The bond between a pet and owner is often stronger than one between people.  Pets love us unconditionally and without judgement.  They show true love and affection, and all they ask for is that love to be reciprocated.  No matter how many times you have to correct them for bad behavior, they never hold it against you. Each encounter with them is as if a reset button is hit, and all negative experiences are left in the past.  They are our confidantes, our most trusted companions.  Some pets have been with us throughout childhood and have comforted us through our first heartbreaks and even celebrated our accomplishments such as getting accepted to college.  Some pets become our first babies and are there to help welcome their human siblings into the family.  

People often discount the loss of a pet as a grieving experience, but loss is felt at 100% by the griever regardless of what causes their pain.  When a pet dies, is lost or gets diagnosed with a terminal illness, the loss can be devastating.  I lost my ten-year-old son Austin in 2006, which was extremely traumatic.  In 2009, I had to put our twelve-year-old dog Shasta to sleep, because she had an inoperable tumor behind her eye socket.  Shasta was a gift for my oldest son Donovan’s third birthday in 1997, and she was our first family pet.  The pain and loss we felt was so unbearable that it seemed as if we had lost Austin all over again.  Our pain over losing Shasta was often discounted by others considering what we had experienced with Austin.  We were told that we should just get a new dog to make us feel better.  We were also told that we were young and should have more children after Austin passed away.  Although the unsolicited advice was well meaning, it was still not helpful considering how bad we felt.  We could have had ten more children or purchase ten more dogs and not one of them would replace what we had already lost.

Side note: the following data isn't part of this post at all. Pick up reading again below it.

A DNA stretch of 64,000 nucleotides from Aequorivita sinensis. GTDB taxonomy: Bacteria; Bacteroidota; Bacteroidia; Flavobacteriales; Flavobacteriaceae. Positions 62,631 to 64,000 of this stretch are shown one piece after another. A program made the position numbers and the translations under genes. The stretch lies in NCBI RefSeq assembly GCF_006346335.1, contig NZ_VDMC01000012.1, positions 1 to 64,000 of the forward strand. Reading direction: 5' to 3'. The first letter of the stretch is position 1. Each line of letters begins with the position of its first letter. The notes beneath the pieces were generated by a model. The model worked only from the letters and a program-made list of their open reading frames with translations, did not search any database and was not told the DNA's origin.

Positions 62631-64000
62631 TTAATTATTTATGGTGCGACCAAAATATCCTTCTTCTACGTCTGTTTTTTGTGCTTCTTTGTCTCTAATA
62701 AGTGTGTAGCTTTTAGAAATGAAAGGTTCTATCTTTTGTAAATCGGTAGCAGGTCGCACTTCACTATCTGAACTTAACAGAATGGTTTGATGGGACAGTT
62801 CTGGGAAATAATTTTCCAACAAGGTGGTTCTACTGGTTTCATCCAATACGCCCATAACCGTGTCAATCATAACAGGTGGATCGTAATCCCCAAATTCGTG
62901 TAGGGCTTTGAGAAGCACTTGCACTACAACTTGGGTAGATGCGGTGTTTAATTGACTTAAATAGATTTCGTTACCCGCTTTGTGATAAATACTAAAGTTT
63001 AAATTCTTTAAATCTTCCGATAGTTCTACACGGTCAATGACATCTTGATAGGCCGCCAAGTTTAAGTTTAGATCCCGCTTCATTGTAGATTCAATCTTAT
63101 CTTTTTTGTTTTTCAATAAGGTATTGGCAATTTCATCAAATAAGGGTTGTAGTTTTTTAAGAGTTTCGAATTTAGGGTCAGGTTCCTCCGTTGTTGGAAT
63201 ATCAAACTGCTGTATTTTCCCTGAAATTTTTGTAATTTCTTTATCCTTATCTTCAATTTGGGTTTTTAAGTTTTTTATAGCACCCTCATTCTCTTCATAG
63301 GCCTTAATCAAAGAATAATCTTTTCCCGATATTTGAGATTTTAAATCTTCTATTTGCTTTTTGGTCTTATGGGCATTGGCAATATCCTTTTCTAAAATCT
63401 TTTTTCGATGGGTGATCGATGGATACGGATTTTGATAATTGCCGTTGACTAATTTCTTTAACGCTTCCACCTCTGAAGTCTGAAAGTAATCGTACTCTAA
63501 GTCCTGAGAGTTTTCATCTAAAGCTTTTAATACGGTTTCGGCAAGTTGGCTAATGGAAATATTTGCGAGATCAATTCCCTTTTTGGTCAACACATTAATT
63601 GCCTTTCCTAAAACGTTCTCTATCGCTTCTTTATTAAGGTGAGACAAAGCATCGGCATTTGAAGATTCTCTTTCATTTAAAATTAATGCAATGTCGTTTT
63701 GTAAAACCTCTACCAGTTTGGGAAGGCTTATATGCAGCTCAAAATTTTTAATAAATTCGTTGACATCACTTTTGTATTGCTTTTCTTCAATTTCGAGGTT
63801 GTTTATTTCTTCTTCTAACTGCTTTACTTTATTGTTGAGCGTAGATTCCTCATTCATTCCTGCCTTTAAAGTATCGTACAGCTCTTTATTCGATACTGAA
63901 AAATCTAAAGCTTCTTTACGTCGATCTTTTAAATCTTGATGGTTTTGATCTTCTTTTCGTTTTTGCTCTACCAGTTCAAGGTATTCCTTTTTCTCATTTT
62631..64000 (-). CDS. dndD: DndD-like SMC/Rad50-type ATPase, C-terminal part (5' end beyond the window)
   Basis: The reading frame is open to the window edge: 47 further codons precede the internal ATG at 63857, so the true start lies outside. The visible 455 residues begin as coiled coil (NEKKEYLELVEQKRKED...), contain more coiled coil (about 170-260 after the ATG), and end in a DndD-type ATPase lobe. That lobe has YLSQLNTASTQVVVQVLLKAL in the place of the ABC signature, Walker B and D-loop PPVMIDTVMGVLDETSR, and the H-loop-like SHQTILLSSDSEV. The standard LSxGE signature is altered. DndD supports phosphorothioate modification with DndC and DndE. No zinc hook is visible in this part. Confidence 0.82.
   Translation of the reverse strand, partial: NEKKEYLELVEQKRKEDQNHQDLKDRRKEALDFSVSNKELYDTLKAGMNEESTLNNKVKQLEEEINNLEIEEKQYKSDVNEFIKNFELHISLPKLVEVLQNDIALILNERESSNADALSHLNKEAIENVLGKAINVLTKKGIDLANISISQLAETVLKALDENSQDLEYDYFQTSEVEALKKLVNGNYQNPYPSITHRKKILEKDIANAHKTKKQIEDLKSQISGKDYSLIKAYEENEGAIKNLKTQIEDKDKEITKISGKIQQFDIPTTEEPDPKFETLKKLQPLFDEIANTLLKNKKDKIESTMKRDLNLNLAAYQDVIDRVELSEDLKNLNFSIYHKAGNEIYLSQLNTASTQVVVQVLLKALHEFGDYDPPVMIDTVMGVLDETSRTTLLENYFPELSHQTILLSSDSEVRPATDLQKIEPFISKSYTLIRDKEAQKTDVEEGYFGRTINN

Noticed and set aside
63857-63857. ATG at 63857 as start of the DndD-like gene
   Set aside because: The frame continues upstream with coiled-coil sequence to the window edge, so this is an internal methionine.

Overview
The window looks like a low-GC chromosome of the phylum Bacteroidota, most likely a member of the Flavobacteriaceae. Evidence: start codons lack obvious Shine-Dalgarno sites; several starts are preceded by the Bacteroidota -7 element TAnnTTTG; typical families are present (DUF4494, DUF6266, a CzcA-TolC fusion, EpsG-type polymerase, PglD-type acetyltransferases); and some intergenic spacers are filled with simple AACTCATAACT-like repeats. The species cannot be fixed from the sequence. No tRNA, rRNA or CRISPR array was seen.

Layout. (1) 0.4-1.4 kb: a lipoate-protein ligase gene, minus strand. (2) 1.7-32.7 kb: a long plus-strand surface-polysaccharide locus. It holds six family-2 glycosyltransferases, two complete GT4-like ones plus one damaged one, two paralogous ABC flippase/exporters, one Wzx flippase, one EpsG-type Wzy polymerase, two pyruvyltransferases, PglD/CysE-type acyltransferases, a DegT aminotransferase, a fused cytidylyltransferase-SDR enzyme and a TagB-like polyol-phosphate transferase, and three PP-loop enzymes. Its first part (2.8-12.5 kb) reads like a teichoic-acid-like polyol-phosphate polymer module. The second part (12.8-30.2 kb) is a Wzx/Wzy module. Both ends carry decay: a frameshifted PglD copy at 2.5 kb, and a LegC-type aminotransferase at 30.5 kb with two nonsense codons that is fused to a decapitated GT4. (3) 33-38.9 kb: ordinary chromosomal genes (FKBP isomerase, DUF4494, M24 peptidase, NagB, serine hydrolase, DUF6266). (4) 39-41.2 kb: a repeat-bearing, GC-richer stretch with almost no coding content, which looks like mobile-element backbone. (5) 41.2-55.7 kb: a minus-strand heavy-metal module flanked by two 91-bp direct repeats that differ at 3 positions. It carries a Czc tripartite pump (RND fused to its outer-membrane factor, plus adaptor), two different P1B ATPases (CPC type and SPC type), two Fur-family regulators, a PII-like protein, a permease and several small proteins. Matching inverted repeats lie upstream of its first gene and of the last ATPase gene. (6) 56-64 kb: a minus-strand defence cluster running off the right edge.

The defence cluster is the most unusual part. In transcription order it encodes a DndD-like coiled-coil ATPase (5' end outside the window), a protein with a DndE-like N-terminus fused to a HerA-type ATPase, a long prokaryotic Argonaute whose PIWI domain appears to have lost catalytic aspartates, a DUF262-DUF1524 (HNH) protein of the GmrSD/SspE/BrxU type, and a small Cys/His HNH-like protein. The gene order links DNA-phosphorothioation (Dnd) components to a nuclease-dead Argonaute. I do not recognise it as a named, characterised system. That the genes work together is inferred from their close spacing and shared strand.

Grief is the normal and natural reaction to loss of any kind.  Grief is also cumulative, and it’s cumulatively negative.  So, not getting the proper help to address old griefs greatly diminishes the possibility of feeling true happiness.  My loss of Shasta attached itself to my pain of losing Austin and dragged me right back into the darkness.  Thankfully, I made a series of small, but positive, choices that led me to find healing.  I was able to free myself from the pain and you can too.

 

~Healing Starts with the Heart~

Erica Honore,

Grief Specialist